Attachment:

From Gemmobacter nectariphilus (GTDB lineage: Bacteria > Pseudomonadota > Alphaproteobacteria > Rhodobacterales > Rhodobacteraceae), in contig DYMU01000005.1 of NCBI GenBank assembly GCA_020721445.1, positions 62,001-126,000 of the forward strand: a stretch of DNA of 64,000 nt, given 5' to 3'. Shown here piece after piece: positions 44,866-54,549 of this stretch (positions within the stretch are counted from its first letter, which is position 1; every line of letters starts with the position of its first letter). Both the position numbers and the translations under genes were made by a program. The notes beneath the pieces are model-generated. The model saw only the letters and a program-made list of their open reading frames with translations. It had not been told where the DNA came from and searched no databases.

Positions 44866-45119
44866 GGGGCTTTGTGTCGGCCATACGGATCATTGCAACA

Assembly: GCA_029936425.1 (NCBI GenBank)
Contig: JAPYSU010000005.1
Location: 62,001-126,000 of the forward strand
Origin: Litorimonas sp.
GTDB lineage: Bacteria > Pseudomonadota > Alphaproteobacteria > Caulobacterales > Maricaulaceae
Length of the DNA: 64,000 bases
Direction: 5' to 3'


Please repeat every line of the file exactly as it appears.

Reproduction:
From Gemmobacter nectariphilus (GTDB lineage: Bacteria > Pseudomonadota > Alphaproteobacteria > Rhodobacterales > Rhodobacteraceae), in contig DYMU01000005.1 of NCBI GenBank assembly GCA_020721445.1, positions 62,001-126,000 of the forward strand: a stretch of DNA of 64,000 nt, given 5' to 3'. Shown here piece after piece: positions 44,866-54,549 of this stretch (positions within the stretch are counted from its first letter, which is position 1; every line of letters starts with the position of its first letter). Both the position numbers and the translations under genes were made by a program. The notes beneath the pieces are model-generated. The model saw only the letters and a program-made list of their open reading frames with translations. It had not been told where the DNA came from and searched no databases.

Positions 44866-45119
44866 GGGGCTTTGTGTCGGCCATACGGATCATTGCAACA

Assembly: GCA_029936425.1 (NCBI GenBank)
Contig: JAPYSU010000005.1
Location: 62,001-126,000 of the forward strand
Origin: Litorimonas sp.
GTDB lineage: Bacteria > Pseudomonadota > Alphaproteobacteria > Caulobacterales > Maricaulaceae
Length of the DNA: 64,000 bases
Direction: 5' to 3'